Build vs. Buy: Which is Smarter for Your Next Restaurant?
If you already own a restaurant, you understand the need for a clear business plan. It’s important to outline exactly how you plan to make money – or stay afloat – for your restaurant’s first year.
When you’re ready to open a second restaurant, you need to create another business plan, regardless of whether you want to buy an existing eatery or build a new one from the ground up. The question of which is a smarter decision comes down to what you want, what’s available and what you can afford.
What Do You Want?
An existing restaurant comes with a built-in customer base, a menu, a brand identity and, likely, kitchen equipment. In some cases, this is a great option, but it may also come with a bad reputation, faulty stoves and freezers or other issues. If you want a turnkey solution, this can work, but you need to do your homework.
Another option is to lease a former restaurant space and make it work for your restaurant concept. This is a good choice when you don’t want to sink money into building an appropriate space in a specific location. Choosing whether to buy, lease or build becomes an easier choice once you know what your goal is.
What Can You Afford?
If you’re not set on having a particular theme or concept for your next restaurant and you’re simply looking for a second business, then start shopping. Make a list of your must-haves and line up some appointments to look at empty buildings and restaurants for sale.
Be sure you already have your business plan drawn up – and that should include any small business loans you expect to get. When you speak with a restaurant owner who is selling, ask the right questions: Why are they selling; how much are they selling it for; is it a leased property or does it have a mortgage; what are the monthly and annual sales? Do your own research, too.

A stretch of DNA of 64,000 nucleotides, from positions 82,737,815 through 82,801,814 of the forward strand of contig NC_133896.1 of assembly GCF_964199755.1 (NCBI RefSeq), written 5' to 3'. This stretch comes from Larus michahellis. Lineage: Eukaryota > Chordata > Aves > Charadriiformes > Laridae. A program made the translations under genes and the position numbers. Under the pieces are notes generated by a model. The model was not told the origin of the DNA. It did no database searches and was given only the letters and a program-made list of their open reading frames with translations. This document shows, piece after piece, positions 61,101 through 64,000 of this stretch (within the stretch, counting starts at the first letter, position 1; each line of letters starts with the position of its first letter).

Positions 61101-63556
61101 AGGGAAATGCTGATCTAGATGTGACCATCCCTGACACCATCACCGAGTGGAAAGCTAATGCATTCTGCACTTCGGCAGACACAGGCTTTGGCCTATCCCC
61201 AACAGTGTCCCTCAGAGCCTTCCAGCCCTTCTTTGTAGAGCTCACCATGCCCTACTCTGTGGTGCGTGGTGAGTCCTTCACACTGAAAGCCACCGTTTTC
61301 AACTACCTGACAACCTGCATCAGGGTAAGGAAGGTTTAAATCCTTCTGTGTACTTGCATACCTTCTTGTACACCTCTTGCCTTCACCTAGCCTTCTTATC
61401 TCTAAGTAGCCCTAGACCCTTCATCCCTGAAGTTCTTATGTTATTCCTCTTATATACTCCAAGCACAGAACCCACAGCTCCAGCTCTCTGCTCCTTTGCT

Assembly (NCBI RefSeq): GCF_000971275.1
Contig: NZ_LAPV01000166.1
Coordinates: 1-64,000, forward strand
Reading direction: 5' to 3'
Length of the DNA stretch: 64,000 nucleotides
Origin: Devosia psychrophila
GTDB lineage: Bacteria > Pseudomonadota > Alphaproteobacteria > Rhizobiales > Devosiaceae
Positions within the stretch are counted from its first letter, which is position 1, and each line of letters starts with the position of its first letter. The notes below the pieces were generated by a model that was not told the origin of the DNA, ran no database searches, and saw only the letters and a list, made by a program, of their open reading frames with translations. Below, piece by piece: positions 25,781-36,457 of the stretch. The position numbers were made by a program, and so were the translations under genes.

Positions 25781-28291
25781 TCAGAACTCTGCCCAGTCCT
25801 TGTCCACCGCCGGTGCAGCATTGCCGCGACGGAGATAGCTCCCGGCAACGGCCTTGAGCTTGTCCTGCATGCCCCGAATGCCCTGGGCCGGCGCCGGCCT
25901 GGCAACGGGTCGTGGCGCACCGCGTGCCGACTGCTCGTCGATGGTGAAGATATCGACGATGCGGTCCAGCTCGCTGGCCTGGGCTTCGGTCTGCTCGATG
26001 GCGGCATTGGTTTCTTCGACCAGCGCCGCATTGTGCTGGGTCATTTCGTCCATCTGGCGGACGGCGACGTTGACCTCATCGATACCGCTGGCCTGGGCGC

Go to the restaurant during its busiest times before you meet with the owner. Order a meal and study the menu. Watch the customers and the wait staff. Take notes about everything you see so you can properly assess the value of the restaurant.
Remodeling an empty restaurant could be a costly endeavor, but it may be the least expensive option compared to building from scratch. At the very least, you’ll have a space designed to be a restaurant, so you’re already halfway to the finish line.
As a restaurateur, you are at the mercy of real estate. To make sure you get the best location, you’re probably looking at spaces near retail. The empty buildings available to you are likely for lease, not for sale. This isn’t a negative, though. The benefit to leasing first is that you can consider it a trial. The restaurant business is unpredictable, so there’s no way of knowing if the location is ideal for your eatery. Lease a space for the first three years, and then consider buying it if business is good.
Whether you buy an existing restaurant, lease a turnkey restaurant space or buy, be sure you stick to your business plan as strictly as possible. There are advantages and challenges with each decision.
Image from Mangostar/Shutterstock
See full article at : business.com